They have never seen atrocities, human suffering, or social upheaval first-hand, and have never experienced war or violent social unrest. Most Americans (myself fortunately included) never have either, but still empathize with those who lived through those situations. We try to place ourselves in their shoes, imagine what it was like, and hope it never happens to us. Conversely, they remain psychologically distant from the raw humanity of the event. They see themselves as different from everyone else, as the protagonist in their Hollywood-inspired interpretation of the crisis.

They don't realize just how bloody, awful, and horrible apocalyptic events would truly be, so no matter what gear they might have acquired or plans they might have, they are mentally not equipped to deal with any sort of realistic crisis, apocalyptic or otherwise. They equate preparedness with physical objects instead of mindset, and generally overestimate their own capabilities from a survival standpoint. They think "I could do X" and might even look up how, but reading about it on the internet and doing it are two very different things.

In day-to-day life they are immature, self-centered, and avoid ownership or taking responsibility for their actions. Because of their lack of empathy and inability to accept responsibility, they struggle to build lasting social bonds with mature adults. I suspect that as their peers grow into productive members of society, they recognize the widening social divide, and it most likely contributes to their perception of the "me vs the world" mentality. They gravitate toward the internet for social interactions, seeking out other people who share their fantasy, and spend their days hoping something will happen while failing to recognize that it would utterly destroy them should it actually come to pass.

In other words, they need therapy... and potentially other mental help.

More broadly what does it say, if anything, about our culture at large?
Sheltered upbringings are more the norm than the exception in America, and that's a double-edged sword. Widespread strife and hardship in a society are terrible things, and those who go through it hope that their children don't have to do the same. It's why the Great Depression and World War II left such a lasting impact on the psyche of entire generations of Americans - just about everyone learned the hard way about scarcity, struggle, violence, and loss.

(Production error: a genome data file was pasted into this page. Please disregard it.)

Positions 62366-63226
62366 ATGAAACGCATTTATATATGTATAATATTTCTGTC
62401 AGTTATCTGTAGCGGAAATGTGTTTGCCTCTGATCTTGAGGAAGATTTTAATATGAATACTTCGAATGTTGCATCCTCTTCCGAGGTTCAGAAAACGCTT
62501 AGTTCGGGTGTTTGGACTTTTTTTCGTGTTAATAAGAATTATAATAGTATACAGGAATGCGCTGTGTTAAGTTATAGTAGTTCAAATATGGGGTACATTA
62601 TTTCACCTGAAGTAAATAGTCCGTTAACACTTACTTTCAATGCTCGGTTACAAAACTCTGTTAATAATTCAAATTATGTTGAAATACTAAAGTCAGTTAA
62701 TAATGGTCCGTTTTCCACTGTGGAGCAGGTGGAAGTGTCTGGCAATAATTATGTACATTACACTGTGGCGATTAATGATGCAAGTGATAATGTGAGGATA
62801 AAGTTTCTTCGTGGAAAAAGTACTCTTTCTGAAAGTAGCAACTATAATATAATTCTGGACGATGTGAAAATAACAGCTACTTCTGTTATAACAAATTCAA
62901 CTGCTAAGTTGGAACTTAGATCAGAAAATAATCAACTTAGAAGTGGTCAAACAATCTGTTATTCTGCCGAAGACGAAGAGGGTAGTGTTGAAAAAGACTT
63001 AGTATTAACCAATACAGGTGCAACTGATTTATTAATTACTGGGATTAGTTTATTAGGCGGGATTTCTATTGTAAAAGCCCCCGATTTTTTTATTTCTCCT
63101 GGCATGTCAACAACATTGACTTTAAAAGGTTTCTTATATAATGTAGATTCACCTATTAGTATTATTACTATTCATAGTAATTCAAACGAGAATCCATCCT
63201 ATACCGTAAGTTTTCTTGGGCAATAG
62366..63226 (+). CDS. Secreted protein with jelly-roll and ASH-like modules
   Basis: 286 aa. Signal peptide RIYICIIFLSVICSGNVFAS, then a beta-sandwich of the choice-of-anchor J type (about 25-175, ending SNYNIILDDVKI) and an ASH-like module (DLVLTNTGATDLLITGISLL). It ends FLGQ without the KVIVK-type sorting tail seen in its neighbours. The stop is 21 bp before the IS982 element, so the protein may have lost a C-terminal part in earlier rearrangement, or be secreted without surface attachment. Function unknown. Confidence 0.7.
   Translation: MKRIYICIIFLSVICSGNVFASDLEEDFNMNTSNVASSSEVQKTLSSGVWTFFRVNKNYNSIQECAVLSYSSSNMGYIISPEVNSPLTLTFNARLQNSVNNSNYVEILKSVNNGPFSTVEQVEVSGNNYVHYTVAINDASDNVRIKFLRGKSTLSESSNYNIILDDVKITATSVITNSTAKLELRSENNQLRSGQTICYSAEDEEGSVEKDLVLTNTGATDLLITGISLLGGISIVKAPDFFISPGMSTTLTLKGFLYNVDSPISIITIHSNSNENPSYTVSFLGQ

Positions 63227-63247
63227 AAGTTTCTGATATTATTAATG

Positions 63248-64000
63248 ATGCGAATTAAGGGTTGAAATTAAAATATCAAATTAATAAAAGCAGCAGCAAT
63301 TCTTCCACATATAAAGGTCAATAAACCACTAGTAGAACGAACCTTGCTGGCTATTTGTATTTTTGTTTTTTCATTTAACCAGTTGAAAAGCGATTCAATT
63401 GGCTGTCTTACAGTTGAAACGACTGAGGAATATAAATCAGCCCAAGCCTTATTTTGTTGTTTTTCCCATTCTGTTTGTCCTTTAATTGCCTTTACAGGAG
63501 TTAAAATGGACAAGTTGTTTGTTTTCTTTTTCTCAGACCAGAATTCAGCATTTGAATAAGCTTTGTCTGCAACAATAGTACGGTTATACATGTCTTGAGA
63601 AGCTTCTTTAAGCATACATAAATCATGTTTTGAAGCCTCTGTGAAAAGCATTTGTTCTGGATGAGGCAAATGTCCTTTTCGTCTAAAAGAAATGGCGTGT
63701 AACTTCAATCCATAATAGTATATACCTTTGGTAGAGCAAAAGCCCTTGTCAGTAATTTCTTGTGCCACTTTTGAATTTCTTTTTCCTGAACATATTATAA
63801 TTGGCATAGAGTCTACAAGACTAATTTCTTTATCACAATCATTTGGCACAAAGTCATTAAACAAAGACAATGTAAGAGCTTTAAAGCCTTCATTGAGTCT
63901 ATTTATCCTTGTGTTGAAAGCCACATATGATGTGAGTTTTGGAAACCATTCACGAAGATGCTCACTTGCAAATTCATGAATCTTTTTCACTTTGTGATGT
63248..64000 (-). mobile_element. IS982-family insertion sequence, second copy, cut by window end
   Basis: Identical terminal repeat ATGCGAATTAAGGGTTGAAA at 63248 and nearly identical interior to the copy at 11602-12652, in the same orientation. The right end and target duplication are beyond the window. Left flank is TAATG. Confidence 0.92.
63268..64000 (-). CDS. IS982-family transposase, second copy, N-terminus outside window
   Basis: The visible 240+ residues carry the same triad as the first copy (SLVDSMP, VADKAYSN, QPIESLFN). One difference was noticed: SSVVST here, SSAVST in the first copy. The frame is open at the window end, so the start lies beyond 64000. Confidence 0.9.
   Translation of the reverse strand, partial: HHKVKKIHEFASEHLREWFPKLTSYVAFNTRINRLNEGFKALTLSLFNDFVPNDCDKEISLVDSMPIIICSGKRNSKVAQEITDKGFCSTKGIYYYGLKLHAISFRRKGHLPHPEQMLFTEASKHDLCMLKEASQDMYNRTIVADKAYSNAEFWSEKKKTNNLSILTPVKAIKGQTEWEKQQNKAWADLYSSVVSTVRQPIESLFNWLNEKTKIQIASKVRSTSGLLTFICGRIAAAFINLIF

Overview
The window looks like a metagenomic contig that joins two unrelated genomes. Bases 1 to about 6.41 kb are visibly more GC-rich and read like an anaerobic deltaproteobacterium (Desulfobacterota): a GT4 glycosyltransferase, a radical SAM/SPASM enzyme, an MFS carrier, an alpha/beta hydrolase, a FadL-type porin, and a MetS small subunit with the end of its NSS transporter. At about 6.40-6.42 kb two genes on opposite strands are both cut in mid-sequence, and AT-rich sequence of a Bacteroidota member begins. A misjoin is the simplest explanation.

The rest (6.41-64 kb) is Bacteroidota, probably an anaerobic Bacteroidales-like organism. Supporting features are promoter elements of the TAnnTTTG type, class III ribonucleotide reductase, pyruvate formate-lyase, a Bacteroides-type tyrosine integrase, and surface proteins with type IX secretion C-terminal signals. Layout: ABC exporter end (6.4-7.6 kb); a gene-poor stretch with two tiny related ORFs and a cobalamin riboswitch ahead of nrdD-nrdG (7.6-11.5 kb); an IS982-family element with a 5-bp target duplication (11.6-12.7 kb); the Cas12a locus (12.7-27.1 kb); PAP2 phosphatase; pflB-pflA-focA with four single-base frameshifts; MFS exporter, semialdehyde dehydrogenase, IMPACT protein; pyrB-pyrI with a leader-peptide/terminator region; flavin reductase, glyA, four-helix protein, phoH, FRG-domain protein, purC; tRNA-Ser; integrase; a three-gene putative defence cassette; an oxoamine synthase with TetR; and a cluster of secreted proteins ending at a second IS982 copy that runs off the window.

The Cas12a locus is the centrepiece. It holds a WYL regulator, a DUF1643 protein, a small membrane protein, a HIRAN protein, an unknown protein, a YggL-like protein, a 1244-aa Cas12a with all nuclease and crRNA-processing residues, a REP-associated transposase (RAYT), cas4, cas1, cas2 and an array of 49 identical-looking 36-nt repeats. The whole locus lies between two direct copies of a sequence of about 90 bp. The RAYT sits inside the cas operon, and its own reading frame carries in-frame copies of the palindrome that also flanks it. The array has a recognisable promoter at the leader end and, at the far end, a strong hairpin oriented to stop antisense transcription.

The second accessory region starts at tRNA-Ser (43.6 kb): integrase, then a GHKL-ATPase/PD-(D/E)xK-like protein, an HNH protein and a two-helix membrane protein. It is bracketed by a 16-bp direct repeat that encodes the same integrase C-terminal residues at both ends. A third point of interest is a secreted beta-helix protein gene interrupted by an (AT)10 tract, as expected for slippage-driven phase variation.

However, lack of adversity breeds complacency. Challenges are what shape a person's life, help them grow and evolve to become productive members of society. I'm not advocating that everyone should experience war or famine; there are plenty of challenges to experience in life without resorting to extremes. When someone is not forced to improvise, adapt, and overcome obstacles in life, they will not experience their limitations or learn what they are truly capable of. They will always wonder if they can, but never test the theory.

Unfortunately, in our effort as a culture to shelter our children from the hardships of life, we (society at large, not us specifically) have also sheltered them from reality. War has become a primary topic of entertainment, and is rarely ever showed in its true context. Films like Saving Private Ryan and The Thin Red Line are exceptions to the rule - more often than not we see watered-down versions of violence, and because that's all they know, that's what generations of Americans have subconsciously equated with reality, even if they intellectually know otherwise.

Some of the top-grossing video games ever created are about war, violence, death, and destruction. Often they feature apocalyptic / EOTWAWAKI scenarios where the hero saves the day in the end. Because the player is actually controlling the actions of the "hero" and not simply watching it unfold, they personally experience the rush of adrenaline from the simulated challenge, and the hit of dopamine that rewards winning it. In my opinion those two factors - not understanding the realities of violence, and the widespread usage of simulated warfare as entertainment - are contributing factors to this kind of outlook, though certainly not the only ones.

To clarify, I am saying they may promote delusions and fantasies (like wanting to experience the zombie apocalypse first-hand) in persons who lack empathy, maturity, etc. I'm also saying that media in general - movies, video games, etc. - fail to provide context, depth, and realism when depicting the taking of life or experiencing of trauma; in my opinion, an emotionally immature person who has never experienced such things before may assume that's what violence is really like, and underestimate or entirely fail to account for the emotional or psychological impact that traumatic events can have on the human psyche.

Do you see this phenomenon having any impact on your preparations? And, closely related, how it could affect the likely outcomes of a major disaster?
My preparations will not change. However, I do think any disasters going forward will have far more "well prepared" fools than they may have before. "Well-prepared" could mean they have lots of crap that they don't know how to use, or they are armed and able to use deadly force but don't have the knowledge, understanding, or skills necessary to do so judiciously.